Around 2500 Bar Headed Geese Swarm Border Wetland In Jammu & Kashmir


Published: December 14, 2013

Updated: December 14, 2013

Source: UNI


JAMMU: Around 2500 bar headed geese have become centre of attraction for the visitors at Gharana Wetland situated along the Indo-Pak International Border in Ranbir Singh Pura area of this winter capital.

The Gharana wetland has once again started chirping loud with thousands of migratory birds particularly with bar headed geese collared by the Jammu and Kashmir Wild Life Department.

“Presently there are around 2500 bar headed geese besides other migratory birds tat have arrived the Gharana,” said Raja Sayeed-Chief Warden, Wild Life Department-Jammu.

Mr Sayeed said a flock of bar headed geese is also seen at other locations adjoining to Gharana adding, “the government is planning to develop the Gharana wetland and bring it on the tourism map so that, tourists visiting the state can have glimpse of beautiful scene at the site.”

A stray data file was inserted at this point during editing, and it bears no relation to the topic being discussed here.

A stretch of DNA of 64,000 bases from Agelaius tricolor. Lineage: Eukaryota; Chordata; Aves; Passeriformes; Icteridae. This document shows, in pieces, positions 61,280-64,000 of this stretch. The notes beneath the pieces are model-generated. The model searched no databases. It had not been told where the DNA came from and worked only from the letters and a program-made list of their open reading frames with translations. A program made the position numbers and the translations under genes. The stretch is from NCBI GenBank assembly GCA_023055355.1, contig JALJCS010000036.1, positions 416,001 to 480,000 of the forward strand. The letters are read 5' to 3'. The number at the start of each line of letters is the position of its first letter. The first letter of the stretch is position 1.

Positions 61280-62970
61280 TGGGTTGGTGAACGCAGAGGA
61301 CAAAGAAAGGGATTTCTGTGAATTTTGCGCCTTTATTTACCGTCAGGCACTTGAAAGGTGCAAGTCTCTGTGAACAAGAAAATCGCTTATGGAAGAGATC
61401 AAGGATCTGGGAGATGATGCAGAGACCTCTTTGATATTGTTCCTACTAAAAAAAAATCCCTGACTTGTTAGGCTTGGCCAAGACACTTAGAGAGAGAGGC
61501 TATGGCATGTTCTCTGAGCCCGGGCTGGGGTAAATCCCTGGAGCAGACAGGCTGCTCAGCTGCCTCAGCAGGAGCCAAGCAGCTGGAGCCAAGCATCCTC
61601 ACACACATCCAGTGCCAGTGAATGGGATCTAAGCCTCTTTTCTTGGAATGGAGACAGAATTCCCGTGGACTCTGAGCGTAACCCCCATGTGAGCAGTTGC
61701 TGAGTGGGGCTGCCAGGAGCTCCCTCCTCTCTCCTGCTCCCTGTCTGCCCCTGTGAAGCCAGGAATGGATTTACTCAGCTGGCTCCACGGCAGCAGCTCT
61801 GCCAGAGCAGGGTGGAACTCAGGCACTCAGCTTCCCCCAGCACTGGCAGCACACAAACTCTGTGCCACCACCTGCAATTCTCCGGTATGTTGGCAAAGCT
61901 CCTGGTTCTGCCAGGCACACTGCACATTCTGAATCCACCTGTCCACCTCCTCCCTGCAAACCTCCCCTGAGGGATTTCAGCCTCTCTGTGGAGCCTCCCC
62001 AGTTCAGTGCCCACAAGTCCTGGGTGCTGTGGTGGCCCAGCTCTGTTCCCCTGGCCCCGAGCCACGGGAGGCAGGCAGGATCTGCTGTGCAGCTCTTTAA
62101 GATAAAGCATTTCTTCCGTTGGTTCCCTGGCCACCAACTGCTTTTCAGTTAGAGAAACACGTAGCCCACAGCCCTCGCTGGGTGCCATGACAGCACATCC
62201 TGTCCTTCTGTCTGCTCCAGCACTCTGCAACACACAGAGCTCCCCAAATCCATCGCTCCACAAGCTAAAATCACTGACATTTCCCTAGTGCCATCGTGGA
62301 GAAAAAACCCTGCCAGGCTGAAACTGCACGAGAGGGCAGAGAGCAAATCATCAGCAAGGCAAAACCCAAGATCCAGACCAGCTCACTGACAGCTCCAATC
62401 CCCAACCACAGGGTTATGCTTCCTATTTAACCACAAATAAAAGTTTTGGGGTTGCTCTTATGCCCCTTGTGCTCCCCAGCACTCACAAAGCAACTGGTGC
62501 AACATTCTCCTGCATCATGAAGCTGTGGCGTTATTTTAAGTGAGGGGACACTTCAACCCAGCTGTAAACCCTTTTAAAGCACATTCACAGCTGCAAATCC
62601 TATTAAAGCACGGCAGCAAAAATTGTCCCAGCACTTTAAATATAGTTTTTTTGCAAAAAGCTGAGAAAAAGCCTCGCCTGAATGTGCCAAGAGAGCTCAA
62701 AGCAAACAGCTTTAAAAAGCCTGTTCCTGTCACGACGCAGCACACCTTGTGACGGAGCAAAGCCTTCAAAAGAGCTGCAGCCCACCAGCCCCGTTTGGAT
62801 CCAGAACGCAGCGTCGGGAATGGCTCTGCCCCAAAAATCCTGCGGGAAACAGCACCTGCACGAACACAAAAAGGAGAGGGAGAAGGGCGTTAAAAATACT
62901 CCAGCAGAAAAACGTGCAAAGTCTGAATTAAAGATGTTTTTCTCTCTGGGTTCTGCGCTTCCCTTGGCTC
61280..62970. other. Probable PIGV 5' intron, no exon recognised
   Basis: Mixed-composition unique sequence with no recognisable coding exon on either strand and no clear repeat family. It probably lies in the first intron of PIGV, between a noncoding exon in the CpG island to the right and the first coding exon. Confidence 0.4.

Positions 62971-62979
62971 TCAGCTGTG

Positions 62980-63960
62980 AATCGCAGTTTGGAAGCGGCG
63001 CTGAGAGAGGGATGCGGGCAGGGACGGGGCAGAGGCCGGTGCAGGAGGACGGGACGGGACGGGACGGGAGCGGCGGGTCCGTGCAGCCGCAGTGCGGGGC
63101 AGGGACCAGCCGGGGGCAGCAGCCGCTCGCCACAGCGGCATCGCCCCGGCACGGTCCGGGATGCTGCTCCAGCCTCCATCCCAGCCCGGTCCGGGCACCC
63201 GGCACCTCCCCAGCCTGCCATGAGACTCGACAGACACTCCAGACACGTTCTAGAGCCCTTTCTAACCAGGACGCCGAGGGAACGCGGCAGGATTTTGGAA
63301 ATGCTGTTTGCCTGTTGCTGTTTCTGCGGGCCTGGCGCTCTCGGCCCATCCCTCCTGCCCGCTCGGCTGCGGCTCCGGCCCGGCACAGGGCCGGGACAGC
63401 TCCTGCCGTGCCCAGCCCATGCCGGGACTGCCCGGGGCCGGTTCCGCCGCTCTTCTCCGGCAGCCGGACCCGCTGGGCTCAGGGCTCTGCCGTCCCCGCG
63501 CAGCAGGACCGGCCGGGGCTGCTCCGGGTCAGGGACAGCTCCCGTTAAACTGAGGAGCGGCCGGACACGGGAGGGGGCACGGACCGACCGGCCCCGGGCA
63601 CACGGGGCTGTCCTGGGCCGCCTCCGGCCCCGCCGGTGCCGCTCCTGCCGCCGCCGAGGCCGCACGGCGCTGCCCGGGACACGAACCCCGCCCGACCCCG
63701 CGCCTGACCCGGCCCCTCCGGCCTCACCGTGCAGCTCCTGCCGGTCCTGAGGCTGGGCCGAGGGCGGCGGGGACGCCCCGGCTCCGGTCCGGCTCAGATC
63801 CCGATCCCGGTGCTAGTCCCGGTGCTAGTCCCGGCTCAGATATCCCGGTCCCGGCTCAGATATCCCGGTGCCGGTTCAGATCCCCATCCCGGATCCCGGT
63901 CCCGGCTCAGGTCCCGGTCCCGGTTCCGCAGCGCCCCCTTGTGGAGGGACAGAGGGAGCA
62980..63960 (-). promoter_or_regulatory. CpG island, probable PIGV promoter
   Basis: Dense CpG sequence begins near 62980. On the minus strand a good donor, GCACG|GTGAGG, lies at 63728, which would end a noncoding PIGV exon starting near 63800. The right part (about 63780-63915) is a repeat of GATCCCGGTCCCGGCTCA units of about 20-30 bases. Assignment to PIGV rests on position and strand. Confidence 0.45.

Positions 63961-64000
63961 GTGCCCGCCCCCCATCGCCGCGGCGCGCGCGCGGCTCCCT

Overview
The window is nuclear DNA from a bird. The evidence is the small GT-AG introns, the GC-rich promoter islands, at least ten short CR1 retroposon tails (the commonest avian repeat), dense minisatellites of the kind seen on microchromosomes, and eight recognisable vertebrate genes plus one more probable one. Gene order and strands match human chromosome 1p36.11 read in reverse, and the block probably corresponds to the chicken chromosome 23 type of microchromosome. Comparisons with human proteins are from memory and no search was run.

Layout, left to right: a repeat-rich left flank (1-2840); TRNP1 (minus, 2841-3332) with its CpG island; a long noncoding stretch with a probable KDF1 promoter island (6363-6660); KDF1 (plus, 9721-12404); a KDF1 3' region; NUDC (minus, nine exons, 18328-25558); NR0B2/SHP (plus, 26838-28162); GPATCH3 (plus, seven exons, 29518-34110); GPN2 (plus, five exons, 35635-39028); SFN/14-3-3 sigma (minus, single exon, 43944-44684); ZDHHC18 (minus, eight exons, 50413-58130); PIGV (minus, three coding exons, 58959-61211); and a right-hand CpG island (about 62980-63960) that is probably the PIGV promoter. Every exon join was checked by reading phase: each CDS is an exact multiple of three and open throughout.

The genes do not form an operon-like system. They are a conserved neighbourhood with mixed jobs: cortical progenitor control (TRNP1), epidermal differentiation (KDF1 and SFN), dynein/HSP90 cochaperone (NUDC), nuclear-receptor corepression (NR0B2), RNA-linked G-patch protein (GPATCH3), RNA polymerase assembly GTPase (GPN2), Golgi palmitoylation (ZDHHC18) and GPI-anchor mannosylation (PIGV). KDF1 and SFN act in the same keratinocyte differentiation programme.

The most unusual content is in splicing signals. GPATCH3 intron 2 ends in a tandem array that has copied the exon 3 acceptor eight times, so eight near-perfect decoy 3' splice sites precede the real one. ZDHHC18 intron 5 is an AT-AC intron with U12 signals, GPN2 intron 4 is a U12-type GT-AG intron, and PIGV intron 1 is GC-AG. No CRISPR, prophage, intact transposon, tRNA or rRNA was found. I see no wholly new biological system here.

He further said around four bar headed geese, who were collared with red ribbon were also spotted at the wetland, which means that they after covering other parts of the country, reached here.

“Four bar headed geese with the ribbon collared on its neck with the number K-24 has been seen at the Wetland,” said an official adding that the Bar headed geese were collared at Chushul in Ladhakh in September this year, to study the route of the bar headed geese.

Also Read: Honking, Squawking in Kashmir as Migratory Birds Return

“It has showed that the bar headed geese, which is a migratory bird use to live at Ladakh during summers and returns to Jammu during winters,” he added.

The official further said two of the bar headed geese were also collared with satellite transmitters, which helps in knowing the actual location of the bird.

“Two bar headed gees, collared with Satellite transmitter are presently in Himachal Pradesh and one is here at Gharana,” he added.

Gharana is about 35 kilometers west of Jammu in Ranbir Singh Pura sector on Indo-Pak border.

It has been notified as Important Bird Area (IBA) site. It was declared Reserve in 1981.

“We are also in touch with the local populace because without their help, it will not be possible for the department to develop the wetland, which is one of the best sites for the tourists to visit during winters,” he added.


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